The many characters who live in this world - the center of which is Minnie's Polka Saloon - were richly portrayed and sung by a collection of Met comprimarios, from the long-experienced Philip Cokorinos (as Billy Jackrabbit) to novices like Edward Parks who created a touching cameo as Jim Larkens, the miner so homesick he collapses in despair. Tony Stevenson was magnificent as Minnie's faithful bartender, Nick, and Richard Bernstein gave a strong performance as Bello. Jeff Mattsey as the bandit Jose Castro and Kevin Miller as the Wells Fargo agent Ashby were excellent, and Adam Laurence Hershkowitz sang the role of Happy with clarity and nice dynamic variety. Oren Gradus sang affectingly as the camp minstrel Jake Wallace.
The real hero of FANCIULLA is neither the outlaw Dick Johnson nor the sheriff Jack Rance but the gold-hearted miner Sonora. Although we don't know much about him, and he has no aria or narrative, Sonora's deep and hopeless love for Minnie is a steady thread that runs thru the drama. It is he who erupts in fury when Rance declares his intention to marry Minnie, igniting a brawl. But earlier, it's Sonora who rallies the men to take up a collection to send the lonely Jim Larkens back home. And in the end it is Sonora who persuades his fellow miners that they must let Minnie have Dick Johnson; he watches the lovers ride off into the sunset while his own dreams are shattered. Dwayne Croft gave a moving and impressively sung portrayal of Sonora.
I was surprised to see Lucio Gallo cast as Jack Rance since my experience with him have been in lyric or comic roles. But his bio now lists such demanding repertory as the Dutchman, Scarpia and Wozzeck and sure enough when he started singing it was clear he's evolved into a strong and authentically Italianate baritone. The character of Rance is ambivalent: he's got genuine feelings for Minnie that go beyond just wanting to loosen her corset, and he's in an unhappy marriage. But he is also cruel and manipulative. Bottom line: he's human; I don't really see him as the villain of the piece.
Marcello Giordani gave another maddeningly uneven performance as Dick Johnson. Phrases of beauty and power were mixed with sharp singing and a bit too much of a sob. His lower register is non-existant. Maestro Luisotti's over-eager hand on the voume control sometimes forced the tenor to the brink.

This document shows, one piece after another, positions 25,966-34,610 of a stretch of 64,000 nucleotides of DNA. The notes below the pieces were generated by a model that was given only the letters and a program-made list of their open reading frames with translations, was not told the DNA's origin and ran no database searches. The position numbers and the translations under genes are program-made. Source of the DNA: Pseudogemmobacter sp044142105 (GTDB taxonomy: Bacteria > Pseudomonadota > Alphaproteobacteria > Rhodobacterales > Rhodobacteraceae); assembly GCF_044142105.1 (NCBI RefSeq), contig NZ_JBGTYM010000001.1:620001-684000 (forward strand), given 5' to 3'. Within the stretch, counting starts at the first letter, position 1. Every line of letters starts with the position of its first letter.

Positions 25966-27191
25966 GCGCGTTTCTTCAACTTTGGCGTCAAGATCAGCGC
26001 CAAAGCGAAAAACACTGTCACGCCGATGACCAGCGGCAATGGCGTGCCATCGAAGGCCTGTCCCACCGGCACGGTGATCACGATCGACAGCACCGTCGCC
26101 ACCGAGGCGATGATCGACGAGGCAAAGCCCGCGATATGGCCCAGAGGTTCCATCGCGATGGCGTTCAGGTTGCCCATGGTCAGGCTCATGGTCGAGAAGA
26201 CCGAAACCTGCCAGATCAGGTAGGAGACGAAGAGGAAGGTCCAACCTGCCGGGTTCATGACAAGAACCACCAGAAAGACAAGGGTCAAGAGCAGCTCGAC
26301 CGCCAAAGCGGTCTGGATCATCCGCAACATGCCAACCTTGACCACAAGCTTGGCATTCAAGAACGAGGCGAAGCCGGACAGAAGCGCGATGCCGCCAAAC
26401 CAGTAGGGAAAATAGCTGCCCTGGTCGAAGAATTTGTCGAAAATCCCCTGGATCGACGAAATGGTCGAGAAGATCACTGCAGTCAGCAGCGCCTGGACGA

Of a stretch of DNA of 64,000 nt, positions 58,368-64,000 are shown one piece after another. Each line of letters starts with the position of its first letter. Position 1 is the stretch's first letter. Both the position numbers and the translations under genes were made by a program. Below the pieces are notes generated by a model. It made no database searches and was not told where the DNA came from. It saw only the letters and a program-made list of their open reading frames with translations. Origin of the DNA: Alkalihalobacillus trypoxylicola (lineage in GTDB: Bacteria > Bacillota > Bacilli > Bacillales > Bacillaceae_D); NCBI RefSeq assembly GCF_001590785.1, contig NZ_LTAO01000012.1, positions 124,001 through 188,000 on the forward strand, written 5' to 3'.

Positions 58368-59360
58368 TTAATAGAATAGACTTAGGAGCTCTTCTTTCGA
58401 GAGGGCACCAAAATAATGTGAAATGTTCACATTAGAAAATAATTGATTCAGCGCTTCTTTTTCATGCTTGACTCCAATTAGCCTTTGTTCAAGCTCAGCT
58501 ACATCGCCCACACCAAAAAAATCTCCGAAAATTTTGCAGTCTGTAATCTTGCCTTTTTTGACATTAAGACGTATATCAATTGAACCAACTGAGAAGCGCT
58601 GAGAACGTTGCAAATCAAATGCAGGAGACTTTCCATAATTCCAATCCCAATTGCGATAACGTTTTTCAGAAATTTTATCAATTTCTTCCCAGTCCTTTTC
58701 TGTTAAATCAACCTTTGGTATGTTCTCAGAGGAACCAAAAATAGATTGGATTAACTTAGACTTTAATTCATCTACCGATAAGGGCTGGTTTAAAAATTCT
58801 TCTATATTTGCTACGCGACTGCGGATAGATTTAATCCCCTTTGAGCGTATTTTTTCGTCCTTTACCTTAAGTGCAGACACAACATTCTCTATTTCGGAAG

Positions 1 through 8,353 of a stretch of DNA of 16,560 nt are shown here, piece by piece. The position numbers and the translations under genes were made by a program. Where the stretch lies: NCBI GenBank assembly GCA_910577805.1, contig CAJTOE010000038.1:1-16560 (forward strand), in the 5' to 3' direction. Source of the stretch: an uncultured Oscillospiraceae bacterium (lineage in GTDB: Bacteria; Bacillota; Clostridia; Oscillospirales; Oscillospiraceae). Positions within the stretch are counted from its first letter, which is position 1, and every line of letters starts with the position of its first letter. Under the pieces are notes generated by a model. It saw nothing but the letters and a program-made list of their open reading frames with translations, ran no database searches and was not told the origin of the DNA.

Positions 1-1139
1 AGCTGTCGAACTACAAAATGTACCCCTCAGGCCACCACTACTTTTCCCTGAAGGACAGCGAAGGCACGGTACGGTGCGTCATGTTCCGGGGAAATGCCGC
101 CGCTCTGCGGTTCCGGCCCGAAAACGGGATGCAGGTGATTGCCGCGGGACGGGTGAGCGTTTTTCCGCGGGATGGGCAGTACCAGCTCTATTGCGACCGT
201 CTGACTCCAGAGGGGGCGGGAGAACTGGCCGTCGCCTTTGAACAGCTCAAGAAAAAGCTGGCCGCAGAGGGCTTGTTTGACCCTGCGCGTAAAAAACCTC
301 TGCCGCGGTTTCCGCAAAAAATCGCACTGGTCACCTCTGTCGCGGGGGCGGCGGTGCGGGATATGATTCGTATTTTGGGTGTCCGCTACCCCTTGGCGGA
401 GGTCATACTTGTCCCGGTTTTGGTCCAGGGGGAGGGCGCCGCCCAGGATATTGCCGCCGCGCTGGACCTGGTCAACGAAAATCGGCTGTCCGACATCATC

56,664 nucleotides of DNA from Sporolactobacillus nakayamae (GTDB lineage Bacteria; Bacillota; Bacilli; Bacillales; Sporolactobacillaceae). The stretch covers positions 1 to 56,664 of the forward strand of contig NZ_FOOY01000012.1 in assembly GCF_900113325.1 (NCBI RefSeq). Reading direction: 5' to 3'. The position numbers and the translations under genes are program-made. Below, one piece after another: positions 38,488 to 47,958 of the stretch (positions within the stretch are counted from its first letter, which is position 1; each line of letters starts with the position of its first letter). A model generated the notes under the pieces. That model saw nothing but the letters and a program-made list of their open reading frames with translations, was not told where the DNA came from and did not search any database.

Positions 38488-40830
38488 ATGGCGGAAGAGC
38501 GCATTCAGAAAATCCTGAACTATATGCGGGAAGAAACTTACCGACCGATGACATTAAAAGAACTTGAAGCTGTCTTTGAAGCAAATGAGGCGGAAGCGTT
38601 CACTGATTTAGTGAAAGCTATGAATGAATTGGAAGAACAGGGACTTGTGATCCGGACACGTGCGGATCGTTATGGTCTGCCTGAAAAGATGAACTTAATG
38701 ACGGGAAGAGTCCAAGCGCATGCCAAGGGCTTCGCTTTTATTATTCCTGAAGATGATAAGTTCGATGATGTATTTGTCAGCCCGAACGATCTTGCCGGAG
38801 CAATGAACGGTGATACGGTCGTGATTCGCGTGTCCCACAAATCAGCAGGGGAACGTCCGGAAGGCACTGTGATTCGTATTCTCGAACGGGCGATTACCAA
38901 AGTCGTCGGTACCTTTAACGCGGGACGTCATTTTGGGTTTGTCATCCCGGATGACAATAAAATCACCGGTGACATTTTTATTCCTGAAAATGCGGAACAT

Ms. Matos has a mature instrument with an appealing spinto timbre, a warm middle range and strong but un-forced lower voice. Her diction and sense of Italian style seemed especially convincing and she did interesting things with the conversational passages. Her first foray to the top in the aria 'Laggiu nel Soledad' was a bit desperate but as the evening went on her high notes began to flash out and she sustained them to exciting effect. Her acting was endearing and her Minnie had the audience in her pocket almost from the start. At the end of Act I, when Johnson tells Minnie she is far from being 'obscure and good for nothing' but rather that she is an angel, Ms. Matos reacted with modest disbelief. She played the poker scene to the hilt and was very moving in the final scene as she went from one miner to the next - all of them in love with her - reminding them of things she had done for them and asking them to spare her beloved.
The audience gave the soprano a hearty ovation and it would seem that Ms. Matos could be an asset at the Met: she sings Isolde, Tosca, Sieglinde, Turandot. We'll see if she gets invited back.
The production ends weakly, though. The miners follow Minnie and Dick as they leave town. Rance, alone onstage, shrugs melodramatically - the audience giggles - and then kneels in despair. Is he indifferent or crushed? Whichever, the laughter is most unwelcome at that point.
Yet again the horribly extended Met intermissions drained the life right out of the evening. There were tons of empty seats ar the start and even more as the performance went on. It sometimes feels like the Gelb administration is doing everything in its power to kill opera.
Shortly after they started admitting ticket-holders, a woman fell down two carpeted steps leading to the orchestra level. She laid there for the longest time as staff and security hovered over her and the incoming crowd were diverted around her. It did not seem to me that the fall could have imperiled her in itself so perhaps she had gotten dizzy and passed out rather than simply tripping. Ten minutes later, from upstairs, I saw she was still lying there. Insurance claim.